Sometimes in the winter, the sky is very bright. When it’s very cold, often the humidity is very low. Various scientists are finding for the reason behind it since centuries. But now, scientists claimed that they have finally solved the mystery of bright nights.
Scientists suggest that the effect is created by slow-moving, high-altitude atmospheric waves. When such waves merge together and amplify the light from naturally occurring airglow, gas atoms that aren’t usually visible.
The airglow light is formed by various chemical reactions taking place in the upper atmosphere. It also involves the green tinge in the air that happens when oxygen molecules split apart by the Sun join together again.
Scientists primarily collected the data on spikes in airglow light and matched it with records of atmospheric waves. They found a link between them.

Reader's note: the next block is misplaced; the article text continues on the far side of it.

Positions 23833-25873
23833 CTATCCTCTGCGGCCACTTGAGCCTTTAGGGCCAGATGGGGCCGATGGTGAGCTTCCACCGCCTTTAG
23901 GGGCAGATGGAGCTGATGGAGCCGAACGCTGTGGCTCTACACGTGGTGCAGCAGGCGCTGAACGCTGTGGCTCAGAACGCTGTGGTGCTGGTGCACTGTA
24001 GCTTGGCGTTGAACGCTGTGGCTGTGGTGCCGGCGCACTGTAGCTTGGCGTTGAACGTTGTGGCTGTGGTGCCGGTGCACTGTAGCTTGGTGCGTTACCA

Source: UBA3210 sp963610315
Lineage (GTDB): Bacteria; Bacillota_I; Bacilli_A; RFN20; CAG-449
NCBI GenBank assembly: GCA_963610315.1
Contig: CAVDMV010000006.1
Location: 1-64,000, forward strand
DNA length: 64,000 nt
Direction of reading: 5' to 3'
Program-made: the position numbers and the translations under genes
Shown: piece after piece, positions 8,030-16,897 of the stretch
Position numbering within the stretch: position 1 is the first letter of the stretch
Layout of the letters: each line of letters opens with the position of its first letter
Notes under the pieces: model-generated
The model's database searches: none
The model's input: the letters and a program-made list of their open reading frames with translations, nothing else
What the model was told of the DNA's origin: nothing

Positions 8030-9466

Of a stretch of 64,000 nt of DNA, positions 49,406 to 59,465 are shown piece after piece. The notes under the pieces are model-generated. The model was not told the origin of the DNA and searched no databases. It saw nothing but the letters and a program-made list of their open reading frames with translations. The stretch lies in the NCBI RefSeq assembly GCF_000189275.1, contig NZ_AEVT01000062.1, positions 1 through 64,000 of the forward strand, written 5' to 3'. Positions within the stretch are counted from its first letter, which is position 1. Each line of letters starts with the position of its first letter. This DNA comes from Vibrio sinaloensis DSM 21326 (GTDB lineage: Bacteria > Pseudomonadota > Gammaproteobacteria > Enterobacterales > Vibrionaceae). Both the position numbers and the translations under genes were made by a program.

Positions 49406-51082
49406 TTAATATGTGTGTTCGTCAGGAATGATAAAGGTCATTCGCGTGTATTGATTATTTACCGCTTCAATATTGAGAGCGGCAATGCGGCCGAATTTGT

Although, bright nights have always been rare occurrences. In fact, they are hardly ever seen today due to the effects of light pollution on the night sky. According to the data, bright nights only occur once a year in the places where they are noticeable.
Earlier in the 1st century, the phenomenon of bright nights was mentioned by Pliny the Elder. Later on, other pieces of evidence are found in only research papers and newspapers.
Lead researcher Gordon Shepherd said, “The historical record is so coherent, going back over centuries, the descriptions are very similar. Bright nights do exist, and they’re part of the variability of airglow that can be observed with satellite instruments.”
Scientists found that when the airglow mixed with weather-driven atmospheric waves, bright nights could last for several nights in a row. It even can create light up to 10 times brighter than normal.
Jürgen Scheer, from the Instituto de Astronomía y Física del Espacio in Argentina, said, ” “This study is a new approach to the old enigma of what makes some night skies so remarkably bright, and the answer is atmospheric dynamics.”
“We now have a good idea which dynamical phenomena are behind [airglow] events of extreme brightness.”
Shepherd said, “It’s worth thinking about if you’re ever a long way from civilization and notice the nighttime light is stronger than it should be.”
“Maybe it’s an almost dead question. I’m having the last word before it dies.”